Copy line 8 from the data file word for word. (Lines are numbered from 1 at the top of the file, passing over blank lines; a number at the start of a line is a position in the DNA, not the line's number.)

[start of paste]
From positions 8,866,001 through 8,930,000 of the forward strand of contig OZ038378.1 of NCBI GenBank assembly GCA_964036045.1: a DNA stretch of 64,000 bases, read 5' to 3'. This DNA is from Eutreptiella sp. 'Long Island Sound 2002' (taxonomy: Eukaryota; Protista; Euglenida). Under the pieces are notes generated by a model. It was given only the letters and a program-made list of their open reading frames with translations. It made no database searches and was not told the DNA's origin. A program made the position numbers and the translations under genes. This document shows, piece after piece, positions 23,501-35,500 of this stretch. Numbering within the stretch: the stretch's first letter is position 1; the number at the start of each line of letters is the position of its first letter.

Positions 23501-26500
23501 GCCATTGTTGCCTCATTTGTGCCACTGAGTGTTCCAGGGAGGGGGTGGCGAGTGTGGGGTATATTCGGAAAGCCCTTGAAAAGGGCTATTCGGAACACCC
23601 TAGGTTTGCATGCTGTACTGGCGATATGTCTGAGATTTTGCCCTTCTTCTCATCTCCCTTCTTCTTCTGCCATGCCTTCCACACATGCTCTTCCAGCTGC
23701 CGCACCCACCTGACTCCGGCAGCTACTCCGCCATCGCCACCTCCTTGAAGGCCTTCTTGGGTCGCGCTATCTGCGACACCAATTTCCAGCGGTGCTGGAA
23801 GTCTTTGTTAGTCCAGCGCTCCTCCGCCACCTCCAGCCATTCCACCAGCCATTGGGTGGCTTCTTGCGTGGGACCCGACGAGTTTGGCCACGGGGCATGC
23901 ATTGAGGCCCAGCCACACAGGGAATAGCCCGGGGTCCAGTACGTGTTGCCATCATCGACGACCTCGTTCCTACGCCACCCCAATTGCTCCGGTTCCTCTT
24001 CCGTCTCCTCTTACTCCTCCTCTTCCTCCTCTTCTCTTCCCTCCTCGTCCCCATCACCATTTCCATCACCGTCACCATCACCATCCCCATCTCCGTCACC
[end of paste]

24001 CCGTCTCCTCTTACTCCTCCTCTTCCTCCTCTTCTCTTCCCTCCTCGTCCCCATCACCATTTCCATCACCGTCACCATCACCATCCCCATCTCCGTCACC